Despite ongoing challenges to the criminalisation and surveillance of queer lives, police leaders are now promoted as allies and defenders of LGBT rights. However, in this book, Emma K. Russell argues that the surface inclusion of select LGBT identities in the protective aspirations of the law is deeply tenuous and conditional, and that police recognition is both premised upon and reproductive of an imaginary of' 'good queer citizens'—those who are respectable, responsible, and 'just like' their heterosexual counterparts.
Based on original empirical research, Russell presents a detailed analysis of the political complexities, compromises, and investments that underpin LGBT efforts to achieve sexual rights and protections. With a historical trajectory that spans the so-called 'decriminalisation' era to the present day, she shows how LGBT activists have both resisted and embraced police incursions into queer space, and how—with LGBT support—police leaders have re-crafted histories of violence as stories of institutional progress.
Queer Histories and the Politics of Policing advances broader understandings of the nature of police power and the shifting terrain of sexual citizenship. It will be of interest to students and researchers of criminology, sociology, and law engaged in studies of policing, social justice, and gender and sexuality.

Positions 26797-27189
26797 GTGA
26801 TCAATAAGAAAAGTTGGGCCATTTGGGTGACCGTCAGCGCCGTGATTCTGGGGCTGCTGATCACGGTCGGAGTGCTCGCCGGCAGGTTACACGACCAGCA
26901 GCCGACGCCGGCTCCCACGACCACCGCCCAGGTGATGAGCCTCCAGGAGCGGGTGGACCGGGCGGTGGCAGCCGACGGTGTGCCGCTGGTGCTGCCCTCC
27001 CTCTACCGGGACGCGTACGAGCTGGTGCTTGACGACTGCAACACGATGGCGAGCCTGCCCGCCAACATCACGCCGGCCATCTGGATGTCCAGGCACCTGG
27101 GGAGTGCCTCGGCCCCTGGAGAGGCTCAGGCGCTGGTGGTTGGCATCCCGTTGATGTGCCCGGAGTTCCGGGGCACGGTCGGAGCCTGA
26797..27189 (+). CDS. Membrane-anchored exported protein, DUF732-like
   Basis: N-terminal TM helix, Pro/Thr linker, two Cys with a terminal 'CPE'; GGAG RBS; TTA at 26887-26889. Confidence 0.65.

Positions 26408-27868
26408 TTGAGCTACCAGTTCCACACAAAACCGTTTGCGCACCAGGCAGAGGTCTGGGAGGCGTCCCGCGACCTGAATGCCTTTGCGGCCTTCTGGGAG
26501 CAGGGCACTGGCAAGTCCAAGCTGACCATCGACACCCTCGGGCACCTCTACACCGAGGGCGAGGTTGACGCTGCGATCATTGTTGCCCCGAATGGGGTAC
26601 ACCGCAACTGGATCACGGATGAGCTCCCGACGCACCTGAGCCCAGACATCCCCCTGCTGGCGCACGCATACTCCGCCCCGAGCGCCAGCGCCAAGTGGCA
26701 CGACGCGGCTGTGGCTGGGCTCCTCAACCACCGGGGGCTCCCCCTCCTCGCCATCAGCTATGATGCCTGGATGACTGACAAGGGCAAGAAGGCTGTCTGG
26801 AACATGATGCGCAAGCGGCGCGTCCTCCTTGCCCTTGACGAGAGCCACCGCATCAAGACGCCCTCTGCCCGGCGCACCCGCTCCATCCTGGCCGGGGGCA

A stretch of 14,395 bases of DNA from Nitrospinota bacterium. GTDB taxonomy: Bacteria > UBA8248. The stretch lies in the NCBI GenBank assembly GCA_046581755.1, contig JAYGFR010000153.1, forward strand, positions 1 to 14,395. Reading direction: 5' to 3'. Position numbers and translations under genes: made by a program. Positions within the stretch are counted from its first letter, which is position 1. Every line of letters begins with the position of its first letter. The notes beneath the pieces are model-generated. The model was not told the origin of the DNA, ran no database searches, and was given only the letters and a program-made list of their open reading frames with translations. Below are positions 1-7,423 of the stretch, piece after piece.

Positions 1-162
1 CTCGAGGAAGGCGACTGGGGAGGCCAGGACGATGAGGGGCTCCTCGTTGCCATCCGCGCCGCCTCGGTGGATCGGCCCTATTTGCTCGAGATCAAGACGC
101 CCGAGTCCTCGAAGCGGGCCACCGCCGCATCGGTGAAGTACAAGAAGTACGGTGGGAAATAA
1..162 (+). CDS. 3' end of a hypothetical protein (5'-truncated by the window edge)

Table of Contents
List of acronyms
List of interviews
1 Introduction: queer histories and the politics of policing
2 Policing the colony: the uneven histories of queer criminalisation
3 Over-policing and the production of good queer victims: the Tasty nightclub raid
4 ‘We don’t just want a piece of the pie; we want a whole new pie’: gay pride, pink dollars, and queer anti-capitalism
5 A new ‘feeling force’: the police commissioner goes to Pride March
6 Arresting ‘hate’: queer penalities and the take-up of a crime paradigm
7 The fabrication of queer history: narrating the police apology
8 Afterword: police power, queer resistance
Emma K. Russell is Lecturer in Crime, Justice and Legal Studies at La Trobe University, Australia. She researches in the fields of queer criminology and critical carceral studies. She is the co-author of Resisting Carceral Violence: Women’s Imprisonment and the Politics of Abolition (2018).